Then for maybe six months before the diagnosis, Ralph went from forgetful to what I found at the time annoyingly inattentive. I thought he wasn’t paying attention when I had to repeat things over and over. And he was often argumentative at night, so we went to bed angry at each other, but while I’d wake up still angry, he’d wake up denying there’d been any friction the night before. But still we were closer than we’d been for years.

Then his memory tripped him up more obviously—I have written about the fishing trip that made him realize something might really be wrong because he couldn’t keep up with the other guys—and he saw our family doctor who sent us for tests. Ralph and I were convinced he had Lyme’s disease.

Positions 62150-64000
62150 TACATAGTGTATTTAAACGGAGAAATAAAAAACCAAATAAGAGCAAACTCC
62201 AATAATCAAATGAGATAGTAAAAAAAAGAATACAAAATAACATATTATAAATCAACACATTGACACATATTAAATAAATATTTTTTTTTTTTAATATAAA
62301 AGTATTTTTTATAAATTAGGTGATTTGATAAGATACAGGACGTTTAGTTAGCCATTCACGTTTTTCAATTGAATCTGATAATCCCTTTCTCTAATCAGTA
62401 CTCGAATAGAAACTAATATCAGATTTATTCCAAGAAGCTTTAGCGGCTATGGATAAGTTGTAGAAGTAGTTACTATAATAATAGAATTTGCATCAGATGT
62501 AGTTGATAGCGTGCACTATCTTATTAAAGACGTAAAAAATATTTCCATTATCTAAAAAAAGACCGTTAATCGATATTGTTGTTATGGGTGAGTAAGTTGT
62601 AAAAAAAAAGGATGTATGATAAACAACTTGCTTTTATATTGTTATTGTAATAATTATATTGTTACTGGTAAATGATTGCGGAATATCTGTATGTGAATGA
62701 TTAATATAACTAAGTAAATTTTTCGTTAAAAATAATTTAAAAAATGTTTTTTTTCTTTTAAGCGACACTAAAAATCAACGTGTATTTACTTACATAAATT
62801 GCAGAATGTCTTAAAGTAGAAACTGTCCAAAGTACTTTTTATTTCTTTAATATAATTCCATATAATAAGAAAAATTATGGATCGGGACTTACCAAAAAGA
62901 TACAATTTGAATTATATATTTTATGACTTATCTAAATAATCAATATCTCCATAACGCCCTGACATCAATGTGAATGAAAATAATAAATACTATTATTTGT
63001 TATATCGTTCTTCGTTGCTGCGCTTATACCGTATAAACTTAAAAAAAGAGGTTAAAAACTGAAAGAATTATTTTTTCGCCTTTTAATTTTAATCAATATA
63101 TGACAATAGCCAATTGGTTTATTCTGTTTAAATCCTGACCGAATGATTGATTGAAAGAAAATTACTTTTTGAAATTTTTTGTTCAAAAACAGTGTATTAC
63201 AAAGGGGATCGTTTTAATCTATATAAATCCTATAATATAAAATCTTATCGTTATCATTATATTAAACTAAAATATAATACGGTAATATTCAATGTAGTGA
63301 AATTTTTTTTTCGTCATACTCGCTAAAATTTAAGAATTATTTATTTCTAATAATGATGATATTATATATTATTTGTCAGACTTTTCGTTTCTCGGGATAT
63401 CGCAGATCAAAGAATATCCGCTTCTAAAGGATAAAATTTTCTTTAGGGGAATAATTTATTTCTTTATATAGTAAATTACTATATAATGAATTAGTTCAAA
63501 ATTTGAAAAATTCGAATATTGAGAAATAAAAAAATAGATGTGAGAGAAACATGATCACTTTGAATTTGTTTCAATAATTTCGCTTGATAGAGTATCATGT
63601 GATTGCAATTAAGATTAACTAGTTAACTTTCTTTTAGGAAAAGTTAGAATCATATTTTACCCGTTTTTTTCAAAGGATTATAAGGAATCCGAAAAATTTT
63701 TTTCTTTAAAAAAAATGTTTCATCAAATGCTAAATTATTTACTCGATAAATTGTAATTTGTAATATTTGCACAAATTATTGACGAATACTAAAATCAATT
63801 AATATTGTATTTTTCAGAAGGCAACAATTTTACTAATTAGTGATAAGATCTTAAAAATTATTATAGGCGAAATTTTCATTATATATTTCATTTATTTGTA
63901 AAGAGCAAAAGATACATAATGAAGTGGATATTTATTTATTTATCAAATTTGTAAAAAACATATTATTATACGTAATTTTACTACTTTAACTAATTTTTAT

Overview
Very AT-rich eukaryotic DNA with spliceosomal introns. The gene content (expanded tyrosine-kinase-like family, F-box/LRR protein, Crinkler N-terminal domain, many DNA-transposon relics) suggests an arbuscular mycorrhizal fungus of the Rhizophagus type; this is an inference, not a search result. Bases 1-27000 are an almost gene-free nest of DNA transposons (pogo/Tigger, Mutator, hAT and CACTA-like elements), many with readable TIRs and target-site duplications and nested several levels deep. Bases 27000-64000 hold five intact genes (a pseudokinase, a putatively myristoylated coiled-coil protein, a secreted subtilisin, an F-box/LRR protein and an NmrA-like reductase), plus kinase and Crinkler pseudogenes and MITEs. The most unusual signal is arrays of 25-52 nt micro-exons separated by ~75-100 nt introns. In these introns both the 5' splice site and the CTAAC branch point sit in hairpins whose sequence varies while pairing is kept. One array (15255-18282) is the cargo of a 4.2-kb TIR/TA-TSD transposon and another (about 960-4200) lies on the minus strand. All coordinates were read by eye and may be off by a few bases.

Between taking the tests and learning the results we went from honeymoon to LIMBO. In real time I am only talking about a month or two from test to first diagnosis and another three months until we saw Dr. Lah at Emory’s Brain Clinic. But the period felt much longer—one of those crucial moments in time that stretches as if time has slowed down to allow for the heavy significance. We didn’t know much about Alzheimer’s. We were both anxious. Neither of us knew exactly what to expect but we were talking about it A LOT. I remember a car trip, six hours talking away, feeling oddly close as we faced an uncertain future together, both of nervous but open and oddly upbeat. The ride was actually kind of fun.